Lila sighed, and slid her round sunglasses from her forehead to the bridge of her nose and she leaned her head back, slipping her fingers in between the other girl’s. 

They kept driving, Lila singing the words to the songs under her breath, and she remembered when they could talk through the silence. Before her and Lila were this, whatever it was, before they were infinite. Those girls might still be inside, but there is only so much you can go through with another person without it changing you. 

They still spoke, though. It’s just a little harder now, with this great beast of heartbreak in between them. 

She supposed that they were never meant to last. They were and they weren’t, their names spelled out forever in this car and on this road, but never inside a house or in a mouth. Secret, forever. A secret between two people and a car, two people and two graves. 

So soon, too soon, they were under the gray sky, still in hot desert but outside the houses. They were out of place now, somehow. Lila used both of her hands to pull her ponytail out, and left them both quietly in her lap, her form of soft shade. 

She sighed and it’s over, pulling up in front of a blue house with white trim and a white fence. She switched the car into park, the click of the transmission echoing forever and ever and ever. 

Lila turned to her, mouth pursed, hands shaking as she quickly squeezed her hand. “Goodbye,” she said like a promise.

“Goodbye, Lila,” she said softly, mouth full of cotton, and it’s all she could see. 

Lila, slightly taken aback at hearing her name, looked over her shoulder, not entirely out of the car. Opening her mouth only to close it again, she nodded before subconsciously tugging at the hem of her yellow shirt. “Yeah,” she said. “Goodbye.” 

Lila, in all of her warm glory, walked into the blue house like a funeral.

She drove away.  

Pomegranate Seeds/Litany for a Body

Kenzie Hampton

Hollins University, Hollins, USA


the juice of the pomegranate 

stains my fingertips

like the blood of my 

mother’s womb stained

the sterile white 

hospital grade bed sheets

on a crisp november afternoon

almost twenty years ago


only six seeds and

demeter weeps for her daughter


body full of vacancies of collapsed heart of broken lungs 

body full of girlhood altered and misunderstood 

body full of sweet sticky fruit juice metaphor gentle pink tongue 

on stained fingertip licking off the metaphor

body full of baby blue sidewalk chalk powdered

body full of goodbye mother

body full of chewed up swallowed soggy red rose petals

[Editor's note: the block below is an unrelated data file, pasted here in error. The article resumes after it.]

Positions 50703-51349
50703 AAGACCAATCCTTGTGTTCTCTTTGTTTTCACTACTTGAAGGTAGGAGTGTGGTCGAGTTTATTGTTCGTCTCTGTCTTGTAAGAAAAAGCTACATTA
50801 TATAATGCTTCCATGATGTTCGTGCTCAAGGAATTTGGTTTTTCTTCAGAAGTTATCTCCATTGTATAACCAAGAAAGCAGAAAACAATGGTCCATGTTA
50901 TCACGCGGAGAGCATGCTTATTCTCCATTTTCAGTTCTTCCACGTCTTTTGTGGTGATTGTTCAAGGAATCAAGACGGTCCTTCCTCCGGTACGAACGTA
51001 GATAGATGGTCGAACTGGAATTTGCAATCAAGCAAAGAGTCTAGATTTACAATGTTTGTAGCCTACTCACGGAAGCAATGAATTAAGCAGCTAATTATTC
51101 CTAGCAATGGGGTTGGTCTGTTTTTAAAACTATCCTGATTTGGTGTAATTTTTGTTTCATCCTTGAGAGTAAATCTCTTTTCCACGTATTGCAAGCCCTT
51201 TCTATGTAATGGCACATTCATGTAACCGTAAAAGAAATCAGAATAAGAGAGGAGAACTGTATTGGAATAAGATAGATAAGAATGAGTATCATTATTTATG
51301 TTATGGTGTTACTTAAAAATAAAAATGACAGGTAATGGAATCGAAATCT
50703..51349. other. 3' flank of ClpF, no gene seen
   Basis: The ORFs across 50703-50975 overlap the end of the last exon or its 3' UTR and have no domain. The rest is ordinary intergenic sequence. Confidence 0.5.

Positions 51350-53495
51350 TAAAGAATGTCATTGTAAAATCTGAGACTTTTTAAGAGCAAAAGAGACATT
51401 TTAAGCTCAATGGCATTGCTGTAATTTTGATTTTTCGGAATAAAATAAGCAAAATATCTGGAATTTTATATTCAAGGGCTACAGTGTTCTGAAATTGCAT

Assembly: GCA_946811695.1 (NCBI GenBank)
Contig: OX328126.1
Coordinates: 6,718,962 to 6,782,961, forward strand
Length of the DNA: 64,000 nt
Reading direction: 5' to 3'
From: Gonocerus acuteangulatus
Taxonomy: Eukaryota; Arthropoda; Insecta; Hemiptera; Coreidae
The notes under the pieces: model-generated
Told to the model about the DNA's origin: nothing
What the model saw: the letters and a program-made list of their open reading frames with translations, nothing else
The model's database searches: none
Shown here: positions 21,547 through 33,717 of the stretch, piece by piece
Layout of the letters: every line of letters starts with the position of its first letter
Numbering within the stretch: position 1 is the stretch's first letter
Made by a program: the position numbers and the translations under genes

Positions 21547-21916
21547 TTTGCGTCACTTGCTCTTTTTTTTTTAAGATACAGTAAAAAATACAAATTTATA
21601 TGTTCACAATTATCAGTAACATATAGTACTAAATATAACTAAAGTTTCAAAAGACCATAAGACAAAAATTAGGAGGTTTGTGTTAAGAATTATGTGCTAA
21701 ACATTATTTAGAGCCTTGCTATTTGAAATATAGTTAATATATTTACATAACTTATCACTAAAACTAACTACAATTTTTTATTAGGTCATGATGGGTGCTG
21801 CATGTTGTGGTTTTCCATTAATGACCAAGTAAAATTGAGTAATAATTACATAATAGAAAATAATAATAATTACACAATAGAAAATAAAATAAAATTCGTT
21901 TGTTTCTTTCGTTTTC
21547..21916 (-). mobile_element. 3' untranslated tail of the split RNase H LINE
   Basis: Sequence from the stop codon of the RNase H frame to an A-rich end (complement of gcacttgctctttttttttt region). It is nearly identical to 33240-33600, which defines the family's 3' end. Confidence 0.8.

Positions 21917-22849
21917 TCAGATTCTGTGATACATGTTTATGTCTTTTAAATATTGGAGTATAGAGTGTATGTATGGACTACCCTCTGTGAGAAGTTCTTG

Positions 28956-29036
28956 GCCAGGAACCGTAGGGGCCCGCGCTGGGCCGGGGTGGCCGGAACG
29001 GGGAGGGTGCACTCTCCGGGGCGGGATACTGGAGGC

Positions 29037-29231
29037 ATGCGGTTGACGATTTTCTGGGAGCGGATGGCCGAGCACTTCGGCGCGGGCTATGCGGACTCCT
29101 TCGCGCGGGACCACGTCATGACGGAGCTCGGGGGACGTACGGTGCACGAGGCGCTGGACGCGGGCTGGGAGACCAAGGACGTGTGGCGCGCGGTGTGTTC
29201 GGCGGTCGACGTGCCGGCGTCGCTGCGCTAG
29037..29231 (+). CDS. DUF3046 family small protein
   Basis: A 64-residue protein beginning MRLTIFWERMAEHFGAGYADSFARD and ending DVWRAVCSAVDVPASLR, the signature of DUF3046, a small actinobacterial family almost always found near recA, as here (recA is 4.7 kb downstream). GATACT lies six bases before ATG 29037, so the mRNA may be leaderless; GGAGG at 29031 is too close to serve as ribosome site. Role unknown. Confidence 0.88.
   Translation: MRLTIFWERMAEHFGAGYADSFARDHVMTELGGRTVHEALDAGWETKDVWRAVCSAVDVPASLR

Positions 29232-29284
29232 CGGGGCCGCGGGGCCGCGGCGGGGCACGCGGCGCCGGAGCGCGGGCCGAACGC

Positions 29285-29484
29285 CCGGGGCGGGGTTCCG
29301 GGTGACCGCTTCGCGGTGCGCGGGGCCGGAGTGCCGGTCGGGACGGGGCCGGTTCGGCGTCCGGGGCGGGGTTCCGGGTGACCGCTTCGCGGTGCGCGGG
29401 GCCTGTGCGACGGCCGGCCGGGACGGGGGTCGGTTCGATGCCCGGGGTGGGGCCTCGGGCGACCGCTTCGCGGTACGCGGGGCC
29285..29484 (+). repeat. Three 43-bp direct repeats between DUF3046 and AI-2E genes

blackening at the edges


there is sin somewhere 

inside this pomegranate

and i want to reclaim it

persephone warns me

i hear her voice in echo

do not eat from the palm

of the underworld

if you’re not prepared to stay


hades is watching

i am careful not to drop

a single seed


body full of moldy pomegranate and crystallized honey

(persephone scolds me)

body full of bones splintered in an ugly stomach protruding 

body full of glass shards with edges like clouds breathe in 

breathe out inhale heaven

body full of hades and bad ideas and exactly six pomegranate seeds

body full of oak tree limbs growing into a ribcage of flowers 

forgotten to flee to the underworld

sometimes nothing but a body full of potential


persephone, hear this —

my mother, too, helped create the seasons

tell demeter we’re all coming home

You left at dawn so they mistook you for time

Emily Judkins

Smith College, Northampton, MA, USA

kneel into the knell shaped out of salable 

solipsism, the mimicry bells emerging with ersatz 

emergency melted into tolls in tombs and tolls, 

tolling up the toiling sounds of telling peace 

but piercing ears, all cracked crooked cosmetology of cosmogony of

spreading all the sound that fit into the

dark sun of preeminence, of how little permanence

can permeate in this permissiveness of light, how 

permissible missed notes can be when Your body 

is the universe and You swing between untenable winds

touched by never being and holding all this Tenderness as

You let it all ring out, ringing around the roses as 

wilting waits for the embodiment of all of You to shutter out of

opuses and into the final forgiveness, the dipping moonlight,

Your graceless hand grinning as You paint over the shadows

with the Earth’s own speckled star, where all that is left to teach